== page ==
“ of poetry. Remembering the specimens of Mrs. Radcliffe's talent in this art, scattered through her novels, we went to the volume with much misgiving. We were somewhat relieved; but not well enough satisfied to persevere. There is considerable improvement in diction, and there are some quite pleasing passages, which come very near being what may be justly called good poetry. There is nothing to which that homely saying, “a miss is as good as a mile,” better applies, than to what comes under the name of second-rate poetry—which, strictly speaking, is no poetry at all. To be sure, it may be in fashion, and be run after for a day; for the world is more quickly taken with the false than with the true, though it will not hold to it so long. The eyesight may be dazzled, and there may be a great expenditure of the vital principle in ecstatics ; but all comes right after a while, and people learn to distinguish between poverty and simplicity, between a superflux of words and vehement passion, deep sentiment, and rich, original thought.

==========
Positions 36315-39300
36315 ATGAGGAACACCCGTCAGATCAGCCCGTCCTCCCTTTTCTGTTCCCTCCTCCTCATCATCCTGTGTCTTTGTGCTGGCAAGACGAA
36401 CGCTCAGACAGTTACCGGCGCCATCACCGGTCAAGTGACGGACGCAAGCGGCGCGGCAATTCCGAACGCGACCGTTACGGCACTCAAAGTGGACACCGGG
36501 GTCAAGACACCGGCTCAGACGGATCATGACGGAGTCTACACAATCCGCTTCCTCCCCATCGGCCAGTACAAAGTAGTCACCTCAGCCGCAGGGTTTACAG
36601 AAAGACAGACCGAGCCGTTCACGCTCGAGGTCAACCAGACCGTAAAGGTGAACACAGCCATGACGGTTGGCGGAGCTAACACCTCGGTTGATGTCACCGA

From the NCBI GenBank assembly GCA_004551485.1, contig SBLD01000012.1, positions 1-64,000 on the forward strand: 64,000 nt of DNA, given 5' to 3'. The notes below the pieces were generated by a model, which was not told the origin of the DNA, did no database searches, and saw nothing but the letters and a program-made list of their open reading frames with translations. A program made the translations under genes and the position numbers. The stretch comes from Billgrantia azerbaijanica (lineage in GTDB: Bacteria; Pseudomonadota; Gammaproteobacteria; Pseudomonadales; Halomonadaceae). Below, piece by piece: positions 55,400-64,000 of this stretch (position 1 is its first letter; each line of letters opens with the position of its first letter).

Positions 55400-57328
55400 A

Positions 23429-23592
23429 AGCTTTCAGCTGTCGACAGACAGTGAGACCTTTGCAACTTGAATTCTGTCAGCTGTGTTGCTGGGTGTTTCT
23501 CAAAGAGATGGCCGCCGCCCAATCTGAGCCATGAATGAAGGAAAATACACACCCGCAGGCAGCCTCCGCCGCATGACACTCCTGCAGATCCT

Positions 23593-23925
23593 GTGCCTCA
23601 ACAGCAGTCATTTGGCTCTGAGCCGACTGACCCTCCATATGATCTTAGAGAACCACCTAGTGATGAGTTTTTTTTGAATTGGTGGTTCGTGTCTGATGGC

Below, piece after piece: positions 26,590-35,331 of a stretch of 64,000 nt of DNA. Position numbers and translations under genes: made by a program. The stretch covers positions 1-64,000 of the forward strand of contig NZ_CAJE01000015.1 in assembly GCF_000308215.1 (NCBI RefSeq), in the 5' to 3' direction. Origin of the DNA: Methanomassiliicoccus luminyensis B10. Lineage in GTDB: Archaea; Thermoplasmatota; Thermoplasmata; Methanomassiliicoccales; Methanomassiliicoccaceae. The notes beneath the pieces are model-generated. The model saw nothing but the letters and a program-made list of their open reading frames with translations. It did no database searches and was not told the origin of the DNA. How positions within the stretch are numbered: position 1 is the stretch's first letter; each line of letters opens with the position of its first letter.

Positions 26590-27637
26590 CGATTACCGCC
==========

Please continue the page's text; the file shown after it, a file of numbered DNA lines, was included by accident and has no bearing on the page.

We are sorry that we cannot say more for Mrs. Radcliffe's poetry; for we would say nothing but what is well of her. There is a beauty in her mind, a gentleness, a delicacy, a retiredness in her


disposition, which is wholly feminine, and which every man cannot but feel, who feels as man ought towards woman; a disposition, which she who wants, though she may draw admiration, will never win and hold a true, respectful, knightly sentiment of love.

Alnwick Castle, with other Poems. New York. G. & C. Carvill.